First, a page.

Browsing No 257 - December, 2003 / January, 2004 by Issue Date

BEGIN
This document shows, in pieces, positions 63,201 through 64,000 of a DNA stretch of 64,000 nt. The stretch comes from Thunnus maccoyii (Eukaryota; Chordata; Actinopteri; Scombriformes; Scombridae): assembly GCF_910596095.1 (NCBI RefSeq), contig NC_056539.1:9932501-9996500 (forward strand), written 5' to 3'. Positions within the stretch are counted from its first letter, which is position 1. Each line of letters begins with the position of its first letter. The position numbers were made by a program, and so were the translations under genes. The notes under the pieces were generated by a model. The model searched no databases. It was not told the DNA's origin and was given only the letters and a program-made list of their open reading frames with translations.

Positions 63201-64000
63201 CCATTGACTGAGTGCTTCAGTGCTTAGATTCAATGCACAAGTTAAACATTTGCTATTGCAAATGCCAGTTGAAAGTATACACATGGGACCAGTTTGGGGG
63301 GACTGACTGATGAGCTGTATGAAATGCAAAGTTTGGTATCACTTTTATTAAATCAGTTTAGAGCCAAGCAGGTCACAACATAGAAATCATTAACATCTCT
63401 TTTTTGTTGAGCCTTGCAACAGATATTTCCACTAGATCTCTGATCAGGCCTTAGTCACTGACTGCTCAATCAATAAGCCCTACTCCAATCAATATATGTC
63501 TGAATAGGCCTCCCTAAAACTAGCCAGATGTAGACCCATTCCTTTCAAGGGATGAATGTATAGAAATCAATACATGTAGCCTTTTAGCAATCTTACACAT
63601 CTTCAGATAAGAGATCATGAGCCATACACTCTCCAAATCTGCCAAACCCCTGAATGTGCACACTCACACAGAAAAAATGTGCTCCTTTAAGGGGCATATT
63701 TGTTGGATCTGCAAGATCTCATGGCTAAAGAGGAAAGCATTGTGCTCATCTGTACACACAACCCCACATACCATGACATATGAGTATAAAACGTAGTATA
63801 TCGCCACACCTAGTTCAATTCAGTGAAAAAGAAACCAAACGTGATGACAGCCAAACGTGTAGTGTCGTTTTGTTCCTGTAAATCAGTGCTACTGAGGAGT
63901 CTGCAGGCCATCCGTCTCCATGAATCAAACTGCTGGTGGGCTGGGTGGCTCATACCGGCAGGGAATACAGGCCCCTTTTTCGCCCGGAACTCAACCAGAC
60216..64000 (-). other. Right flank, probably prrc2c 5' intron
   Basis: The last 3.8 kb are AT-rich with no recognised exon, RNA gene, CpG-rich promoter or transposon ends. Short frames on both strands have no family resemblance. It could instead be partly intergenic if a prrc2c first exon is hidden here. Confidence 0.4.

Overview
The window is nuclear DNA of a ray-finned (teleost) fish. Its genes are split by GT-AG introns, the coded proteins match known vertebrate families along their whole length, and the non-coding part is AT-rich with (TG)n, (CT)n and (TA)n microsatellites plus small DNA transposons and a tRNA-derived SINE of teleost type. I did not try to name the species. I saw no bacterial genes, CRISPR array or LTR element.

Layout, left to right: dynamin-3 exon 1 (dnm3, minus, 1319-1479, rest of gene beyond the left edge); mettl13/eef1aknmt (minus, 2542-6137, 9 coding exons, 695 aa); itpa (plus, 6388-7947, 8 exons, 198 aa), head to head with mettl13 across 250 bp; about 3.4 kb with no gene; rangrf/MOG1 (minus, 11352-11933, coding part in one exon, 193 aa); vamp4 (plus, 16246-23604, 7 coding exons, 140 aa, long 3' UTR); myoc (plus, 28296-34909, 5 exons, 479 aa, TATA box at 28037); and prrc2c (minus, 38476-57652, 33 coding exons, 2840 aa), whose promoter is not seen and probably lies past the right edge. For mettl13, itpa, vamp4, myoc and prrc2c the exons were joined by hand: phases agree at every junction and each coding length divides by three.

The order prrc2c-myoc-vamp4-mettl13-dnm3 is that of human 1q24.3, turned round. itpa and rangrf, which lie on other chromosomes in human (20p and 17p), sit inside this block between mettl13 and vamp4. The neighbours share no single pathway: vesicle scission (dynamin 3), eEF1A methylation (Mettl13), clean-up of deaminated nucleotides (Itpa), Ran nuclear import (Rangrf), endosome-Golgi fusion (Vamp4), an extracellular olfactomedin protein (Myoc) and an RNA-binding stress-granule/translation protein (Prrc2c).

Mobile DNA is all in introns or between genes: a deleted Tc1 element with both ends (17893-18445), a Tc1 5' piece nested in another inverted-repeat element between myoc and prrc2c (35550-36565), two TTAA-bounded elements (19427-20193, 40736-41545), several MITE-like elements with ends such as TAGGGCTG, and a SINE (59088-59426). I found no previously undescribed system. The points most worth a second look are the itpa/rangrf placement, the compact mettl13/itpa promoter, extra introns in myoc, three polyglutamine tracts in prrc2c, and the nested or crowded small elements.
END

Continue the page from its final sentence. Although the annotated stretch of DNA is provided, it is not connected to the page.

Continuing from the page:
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ItemMemories of the Changing 'G'. "The Temple Down the Road" by Brian Matthews [review](Australian Book Review, 2003-11) Smith, Amanda"The Temple Down the Road" is a book of considerable enjoyment for those who have at some time or other succumbed to the boisterous charms of the MCG. It is a meander through the history of the site and the stadium, a personal memoir of events and experiences, and a reflection on the role of the MCG in the sporting, spiritual and cultural landscape of its city, and beyond. ItemAdvances, Contents, Letters, Contributors and Imprints.(Australian Book Review, 2003-12)This item contains miscellaneous pieces from this issue. ItemMad About the Boy. "The Boy" by Germaine Greer. [review](Australian Book Review, 2003-12) Britain, IanTaboo - or not taboo? That is the question you soon start asking yourself if you bother with the text of this book and its purported revelations on the subject of ‘male beauty’. It is a stimulating question, but you end up wondering if the publishers, at least, mean you to go to such bother when they’ve hardly gone to any themselves, in the way of editing, to ensure some cogency in their celebrity author’s arguments. ItemSearching for Goya. "Goya" by Robert Hughes [review](Australian Book Review, 2003-12) McQueen, HumphreyFor the tourist who knows little about Spain or Goya, Hughes’s account will serve. It rescues Goya from the Hollywood film "The Naked Maja" (1959), in which he had an affair with the Duchess of Alba, played by Ava Gardner. Readers familiar with the basics can follow Hughes’s example by turning to the scholarship of Francis Klingender, Fred Licht or Janis Tomlinson, whose insights Hughes acknowledges. Meanwhile, Hughes might be left to ponder whether he is to criticism what Mengs was to Spanish art before Goya. ItemGiant Light Buckets. "Stromlo: An Australian Observatory" by Tom Frame and Don Faulkner [review](Australian Book Review, 2003-12) Williams, RobynFor whom is this book intended? Who needs the detail of instruments and their capacity, committees and their deliberations, institutions and their rivalries? It is not, according to the authors, 'intended for professional or academic astronomers', though they hope these will 'find much of interest'. It is therefore, by implication, meant for those of us with a lay interest in the cosmos and the struggles required to persuade the leaders of this rich country to support mainstream physics, for which Australia should have a box seat. ItemPEN Joins "ABR"(Australian Book Review, 2003-12) Teo, Hsu-MingInternational PEN is a worldwide organisation of writers, consisting of 130 centres in ninety-one countries. PEN was founded in 1921 to promote friendship and cooperation among writers everywhere, regardless of their political positions. It fights for freedom of expression and opposes political censorship. Above all, it vigorously defends those writers who suffer under oppressive regimes. ItemAung Myint.(Australian Book Review, 2003-12) Leith, DeniseTwenty-one years in jail for writing and distributing a pamphlet. This was the sentence that the Burmese junta’s military court handed down to Aung Myint, a Burmese poet, journalist and member of Aung San Suu Kyi’s National League for Democracy (NLD). ItemLost Edens. "Other Gravities" by Kevin Gillam and "A Tasmanian Paradise Lost" by Graeme Hetherington [review](Australian Book Review, 2003-12) Edwards, BrianHetherington's poems are black poems in terms of their fixation with dark histories and fascinating compulsions. As the final poem concedes, the investigatory re-imaginings may be bleak but they provide solace, too — a take on history and identity that is communal and personal. It is a powerful collection. Kevin Gillam’s "Other Gravities" presents a very different mode of writing. In these short poems, with predominantly short-line forms, he offers glimpses. This book, too, allows the varieties of Eden lost. ItemA Fine Line. [review](Australian Book Review, 2003-12) Clark, SherrylThis article is a review of various Children's Picture Books, including: Brian Caswell, illus. Matt Ottley, "Hyram and B."; John Heffernan, illus. Freya Blackwood, "Two Summers"; Tom Keneally, illus. Gillian Johnson, "Roos in Shoes"; Sue Lawson, illus. Caroline Magerl, "My Gran's Different"; David Suzuki and Sarah Ellis, illus. Sheena Lott, "Salmon Forest"; and Colin Thompson, "The Violin Man". ItemFunny Inside Feelings. "The Uncyclopedia" by Gideon Haigh and "Names From Here and Far: The New Holland Dictionary of Names" by William T.S. Noble. [review](Australian Book Review, 2003-12) Ludowyk, FrederickThere is a fundamental problem with Noble's book. Nowhere are the principles of inclusion and exclusion explained in any way. The title of the book, despite the fact that ‘New Holland’ is also the name of the publisher, leads us to expect that it is dealing with names that exist in Australia — indeed, the blurb on the back cover describes the book as ‘a comprehensive reference to names in Australia’. There may well be very good reasons why many names do not appear in the book, but those reasons are nowhere stated. While there may be a dig at the seriousness of the standard encyclopedia in the title of Gideon Haigh's "Uncyclopedia", and while the structure of the book subverts the order of the standard encyclopedia, the writer is clearly a lover of the often curious facts an encyclopedia can store. If there is parody here, it is directed at those earnestly serious and seriously dull ‘books of lists’. ItemBorrowed Glamour. "The Boy" by Julian Davies. [review](Australian Book Review, 2003-12) Richardson, OwenIt is Davies’s failure to think his way fully into the material that keeps "The Boy" middling warm rather than hot. Erotic fiction, after all, is a kind of pastoral, and its demands on the imagination of the writer are exacting. You can see Davies trying for the rapt quality of James Salter’s "A Sport and a Pastime" or John Scott’s "What I Have Written", but he never gets there. ItemOrwell's Legacies. "Orwell's Australia: From Cold War to Culture Wars" by Dennis Glover. [review](Australian Book Review, 2003-12) Bramston, TroyIn recent years, Orwell’s legacy has been examined and re-examined, with many trying to unravel his words and deeds to discover their true meaning. The left and right have invoked and condemned Orwell, who expressed progressive and conservative views, opinions that were shaped over time, as a result of experience, instinct, observation and thought. Glover’s appeal to the left to understand Howard’s Australia in the context of Orwell's thought is timely and perceptive. ItemTropical Dreams. "Geckos and Moths" by Patricia Johnson and "Forever in Paradise" by Apelu Tielu. [review](Australian Book Review, 2003-12) McGirr, Michael"Geckos and Moths" deals incisively, yet without histrionics, with the unravelling of a dream and the fraying of an Australian colonial fiction. "Forever in Paradise" is, on the other hand, unable to deal realistically with human imperfection. The book is infatuated with its central character, Solomona Tuisamoa. The problem is that Solomona is a pompous bore. He is such an impossibly wise, just, kind, caring and virtuous man that it is difficult to relate to him at any level. ItemSurviving the Bearpit. "A Pasty-faced Nothing" by Mike Munro [review](Australian Book Review, 2003-12) Bowden, TimI must confess I picked up this celebrity autobiography, complete with embossed cover and a price suggestive of a huge print run, without anticipation. I could not have been more wrong. Mike Munro’s excoriating and frank account of his abused childhood and early years in journalism chronicles a survival story that is Dickensian in scope and impact. ItemStill a Way to Go. "Australian Republicanism: A Reader" by Mark McKenna and Wayne Hudson (eds). [review](Australian Book Review, 2003-12) Rundle, GuyAs Mark McKenna and Wayne Hudson point out in their introduction to this anthology of writings, speeches and transcripts on the inglorious republic, there is no one single thing called ‘Australian republicanism’. The cause has been a part of movements so different that the participants would not necessarily recognise common ground with one another. Ironically, the anthology that has resulted from this aim tends to mirror the problems of the movement that it set out to address. Most interesting of all is the way in which this book has distorted the picture of the past by leaving out the mass cultural forms and enthusiasm within which republicanism is set. It is a mistake that the movement has been trying to correct, and this book is part of that. Judging by its final form, there is still quite a way to go. ItemBest Books of the Year.(Australian Book Review, 2003-12) VariousThis article identifies favourite publications from 2003 selected by the following writers: Tony Birch, Neal Blewett, Ian Britain, Alison Broinowski, Paul Brunton, Inga Clendinnen, Martin Duwell, Morag Fraser, Andrea Goldsmith, Kerryn Goldsworthy, Peter Goldsworthy, Bridget Griffen-Foley, Clive James, Gail Jones, Nicholas Jose, Brian McFarlane, Brenda Niall, Ros Pesman, Peter Porter, Peter Steele, Chris Wallace-Crabbe, and Robyn Williams. ItemGeorge Orwell: A Centenary Tribute [essay](Australian Book Review, 2003-12) Manne, RobertDespite all the horrors of his age, there remained in Orwell, even as illness overtook him, a feeling in his limbs, an exuberance of spirit, a fascination with the details of life, a love of the world. Orwell tells us that, when he was shot through the throat in Spain and believed he was about to die, what he experienced was 'a violent resentment at having to leave this world which, when all is said and done, suits me so well'. ItemThe Disappointed Man. "Shadow of Doubt: My Father and Myself" by Richard Freadman. [review](Australian Book Review, 2003-12) Rose, Peter JohnRichard Feadman's first work intended for a non-academic readership is, in his own words, ‘the Son’s Book of the Father’ and thus belongs to a venerable genre. Freadman, whose contribution to our understanding of autobiography has been acute, is well qualified to draw on this tradition in portraying his own father and analysing their relationship.